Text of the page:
The Story of Kintu and his Sons

The Story of Kintu and his Sons. Naming, Ethnic Identity Formation and Power in the Precolonial. Great Lakes Region of East Africa

This essay investigates the historical background of ethnic disunity in today’s Western Uganda as part of the Great Lakes Region of East Africa. In general, there are two opposing views with respect to the existence of ethnicity in precolonial times. On the one hand, social scientists state that the existence of ethnic groups is an invention of the joint work of colonial administrators and professional ethnologists. On the other hand, several scholars argue that ethnicity is an ancient phenomenon predating colonial times. In the past decades, the study into the ancient history of the Great Lakes Region  has made great progress. The interdisciplinary approach of historical linguistics, history and anthropology revealed a fascinating and complex history of languages and cultures. However, the history of the different peoples who spoke these languages and built up these cultures is much less known, in particular about how they interacted with each other and how they judged socio-cultural differences. For example, what names they gave each other. This essay tries to give an impetus for further interdisciplinary research about the existence of ethnicity in precolonial times. Identity formation within and between groups is related to power structures in societies. Therefore,  investigating  ethnicity in precolonial times has to be carried out in the context of developing power structures.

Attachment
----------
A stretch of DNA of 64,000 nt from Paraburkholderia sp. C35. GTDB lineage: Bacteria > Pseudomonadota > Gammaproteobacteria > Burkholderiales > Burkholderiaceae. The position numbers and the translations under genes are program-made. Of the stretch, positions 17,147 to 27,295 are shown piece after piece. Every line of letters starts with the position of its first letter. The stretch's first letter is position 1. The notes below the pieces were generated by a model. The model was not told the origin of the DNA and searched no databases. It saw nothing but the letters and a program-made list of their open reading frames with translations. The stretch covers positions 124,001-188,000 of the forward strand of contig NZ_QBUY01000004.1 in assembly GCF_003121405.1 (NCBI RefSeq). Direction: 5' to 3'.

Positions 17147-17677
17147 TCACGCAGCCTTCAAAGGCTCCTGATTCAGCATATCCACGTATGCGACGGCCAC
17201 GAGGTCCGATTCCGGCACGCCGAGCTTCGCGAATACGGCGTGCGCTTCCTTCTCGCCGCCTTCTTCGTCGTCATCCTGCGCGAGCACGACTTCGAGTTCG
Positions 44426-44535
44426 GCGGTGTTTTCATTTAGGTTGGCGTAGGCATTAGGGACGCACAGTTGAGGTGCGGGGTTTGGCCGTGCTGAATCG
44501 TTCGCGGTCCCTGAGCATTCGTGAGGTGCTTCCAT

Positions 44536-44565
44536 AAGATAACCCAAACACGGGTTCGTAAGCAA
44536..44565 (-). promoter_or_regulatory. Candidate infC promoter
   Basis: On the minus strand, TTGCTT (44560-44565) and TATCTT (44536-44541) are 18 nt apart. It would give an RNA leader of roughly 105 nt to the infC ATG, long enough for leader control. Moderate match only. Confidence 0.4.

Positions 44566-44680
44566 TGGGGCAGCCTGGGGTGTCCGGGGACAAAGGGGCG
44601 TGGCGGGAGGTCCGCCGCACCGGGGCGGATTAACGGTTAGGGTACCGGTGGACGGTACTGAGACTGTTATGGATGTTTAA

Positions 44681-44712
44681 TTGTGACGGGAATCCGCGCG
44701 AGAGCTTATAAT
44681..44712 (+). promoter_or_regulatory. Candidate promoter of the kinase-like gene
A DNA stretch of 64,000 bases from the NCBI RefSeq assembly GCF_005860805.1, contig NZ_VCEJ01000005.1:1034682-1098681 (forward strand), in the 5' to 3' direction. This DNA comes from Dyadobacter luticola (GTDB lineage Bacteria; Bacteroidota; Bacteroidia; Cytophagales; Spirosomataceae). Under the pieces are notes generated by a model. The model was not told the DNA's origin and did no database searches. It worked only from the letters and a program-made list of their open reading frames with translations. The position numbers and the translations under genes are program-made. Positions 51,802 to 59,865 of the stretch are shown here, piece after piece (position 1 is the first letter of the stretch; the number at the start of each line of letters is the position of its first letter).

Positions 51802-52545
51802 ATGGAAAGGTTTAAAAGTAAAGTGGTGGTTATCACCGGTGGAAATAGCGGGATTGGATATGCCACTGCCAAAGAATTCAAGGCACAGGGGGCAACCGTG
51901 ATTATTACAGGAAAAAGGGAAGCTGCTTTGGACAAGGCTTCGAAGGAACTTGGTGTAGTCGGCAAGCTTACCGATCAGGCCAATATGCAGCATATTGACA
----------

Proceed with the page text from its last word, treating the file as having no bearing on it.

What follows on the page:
Read the Working Paper.

This is volume 139 of the ASCL Working Paper series.

Author(s) / editor(s)

Hans Schoenmakers

About the author(s) / editor(s)

Hans Schoenmakers, anthropologist (PhD), worked at the Africa Studies Centre Leiden and at the Office for International Cooperation of the University of Groningen, The Netherlands. In 2012, he was a guest lecturer at Uganda Martyrs University, Kampala.